What food legacy will you leave behind? Fast food, microwave dinners, prepackaged meals, left overs? After being gifted with the talent to cook and bake basically anything I want, I have started considering the legacy that I WOULD have left behind if God hadn’t gifted me with such a talent. I have cooked most of my adult life, but it was really basic cooking. I still am no gourmet by a long shot (not that I would want to be). My legacy would have been one of super-sized menus and prepackaged meals.
Somewhat out of necessity, I started really watching what I purchased when grocery shopping. I made a rule for myself–buy only things that you have to cook yourself (and no, Hamburger Helper doesn’t count). Not only did I notice that my grocery bill dropped, but my cabinets and freezer were nearly always full. Add to that good news, a home that smells like “from scratch” cooking, and the combination is a little hard to beat. I can’t even remember the last time I purchased a “prepacked” meal. The only thing I buy that would even get close to that would be the meatballs that are already prepared for you. I like meatballs over hamburger meat fried out, and they taste good. The time investment in making them myself would cause me to avoid meals with meatballs, so I felt that one diversion was ok.
Magazine titles such as “Cook’s Illustrated,” “Cooks Country,” “America’s Test Kitchen,” and “Mother Earth News all played an integral role in my success as a home cook. While I haven’t studied them a lot, I have gleaned a lot of knowledge from their helpful pages. Now, I am not intimidated by those who cook well. The process doesn’t confuse me. I have organized my kitchen, so I know where everything is and it’s comfortable for me regardless of what dish I am conquering.
Now, the family heritage project. I have started a project encouraging people to write down the recipes of those meals they enjoy for the sole purpose to pass them along to the next generation. Yeah, it takes a little time to write it all down, but it is very much worth it. Not only are you leaving instructions to a memory they will likely want to relive again and again, you also helped to instill better eating habits (as long as your recipe isn’t how to heat a frozen pizza). 🙂 So here is the first card in my family heritage project.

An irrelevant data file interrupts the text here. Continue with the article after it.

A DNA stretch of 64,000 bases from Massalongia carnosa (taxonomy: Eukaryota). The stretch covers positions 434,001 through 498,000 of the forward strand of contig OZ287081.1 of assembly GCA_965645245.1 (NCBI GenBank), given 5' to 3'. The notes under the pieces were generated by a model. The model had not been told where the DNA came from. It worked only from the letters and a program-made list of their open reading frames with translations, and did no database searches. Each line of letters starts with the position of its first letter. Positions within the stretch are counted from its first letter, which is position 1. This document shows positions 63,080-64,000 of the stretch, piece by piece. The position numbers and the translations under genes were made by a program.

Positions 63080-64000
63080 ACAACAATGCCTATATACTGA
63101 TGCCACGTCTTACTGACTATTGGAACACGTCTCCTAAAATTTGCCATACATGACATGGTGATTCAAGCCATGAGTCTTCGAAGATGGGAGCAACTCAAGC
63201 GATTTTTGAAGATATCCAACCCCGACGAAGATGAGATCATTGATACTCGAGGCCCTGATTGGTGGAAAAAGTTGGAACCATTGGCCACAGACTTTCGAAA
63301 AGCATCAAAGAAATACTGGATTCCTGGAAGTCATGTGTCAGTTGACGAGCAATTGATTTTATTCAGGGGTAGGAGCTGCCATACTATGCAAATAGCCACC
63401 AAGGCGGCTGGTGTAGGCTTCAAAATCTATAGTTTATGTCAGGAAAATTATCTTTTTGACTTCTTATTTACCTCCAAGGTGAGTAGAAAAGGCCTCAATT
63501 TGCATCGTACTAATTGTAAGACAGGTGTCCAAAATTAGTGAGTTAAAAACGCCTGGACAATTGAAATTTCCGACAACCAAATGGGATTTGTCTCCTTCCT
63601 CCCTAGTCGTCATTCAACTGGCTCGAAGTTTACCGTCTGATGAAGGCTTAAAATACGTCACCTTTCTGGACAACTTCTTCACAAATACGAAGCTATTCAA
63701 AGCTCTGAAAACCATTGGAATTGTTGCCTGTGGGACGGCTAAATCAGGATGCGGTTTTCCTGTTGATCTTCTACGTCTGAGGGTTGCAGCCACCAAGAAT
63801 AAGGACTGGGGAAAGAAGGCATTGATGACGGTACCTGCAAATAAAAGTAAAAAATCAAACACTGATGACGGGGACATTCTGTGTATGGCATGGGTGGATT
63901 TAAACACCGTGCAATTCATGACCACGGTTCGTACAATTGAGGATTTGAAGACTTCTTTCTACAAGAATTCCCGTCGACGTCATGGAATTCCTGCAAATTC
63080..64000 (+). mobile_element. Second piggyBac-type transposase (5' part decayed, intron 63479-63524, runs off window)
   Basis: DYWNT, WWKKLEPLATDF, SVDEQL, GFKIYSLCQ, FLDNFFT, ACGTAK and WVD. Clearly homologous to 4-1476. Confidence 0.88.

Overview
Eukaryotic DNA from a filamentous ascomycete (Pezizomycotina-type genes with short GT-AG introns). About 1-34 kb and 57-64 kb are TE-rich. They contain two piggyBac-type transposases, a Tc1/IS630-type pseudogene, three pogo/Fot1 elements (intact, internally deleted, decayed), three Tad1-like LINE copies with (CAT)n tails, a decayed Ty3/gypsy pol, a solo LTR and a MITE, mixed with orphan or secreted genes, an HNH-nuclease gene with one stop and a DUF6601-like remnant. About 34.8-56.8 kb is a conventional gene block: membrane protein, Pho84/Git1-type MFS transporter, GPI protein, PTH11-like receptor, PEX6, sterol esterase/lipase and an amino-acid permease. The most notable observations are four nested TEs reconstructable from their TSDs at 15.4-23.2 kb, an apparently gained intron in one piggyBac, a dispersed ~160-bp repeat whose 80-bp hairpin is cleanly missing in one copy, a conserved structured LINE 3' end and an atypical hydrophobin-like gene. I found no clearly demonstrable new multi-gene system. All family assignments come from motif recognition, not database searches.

In the past, my mother wasn’t very sentimental. I recall learning that she had donated a lot of my and my brother’s things, and I was upset–not because they were mine (ok, maybe because they were mine), but instead, because I valued what she, or another special someone, had given me.
Well, time has passed, and mom is a little more sentimental than she used to be. She now has black and white and other vintage pictures around her home of her family from years past. She has passed on to me a few items that she made by hand. Now that I am home with my little one and learning all of the joys of being a mother, she is sharing some of our family’s amazing recipes also. Note: most of these recipes aren’t in writing (or they were and when I was a teenager, I thought I would do her a favor and write them in a recipe book for her. I saw no need for the tsp, tb, c, etc that littered the pages either, so I left them off.) Uh…yeah! So the recipes she passes along to me are from her memory.
My family has a lot of great recipes, but everyone knows this dressing. Every year, there are requests for it. For years now, I have wanted to learn to cook it and carry on the tradition of making it for family gatherings. Finally, mom and I got on the phone and hashed out the very rough recipe (not written down). She had me send her video of the consistency of the dressing on her cell phone, and she would tell me to add more chicken stock. It was a very enjoyable experience. It was part of her legacy (whether she realizes it or not). She is passing on to me a great number of things (not materialistic items). Fortunately, some of the family recipes are part of that legacy. Pictured here is baked chicken with great-grandma’s homemade dressing and giblet gravy with a side of salad (that one lone olive killed my photo–so I ate it ;).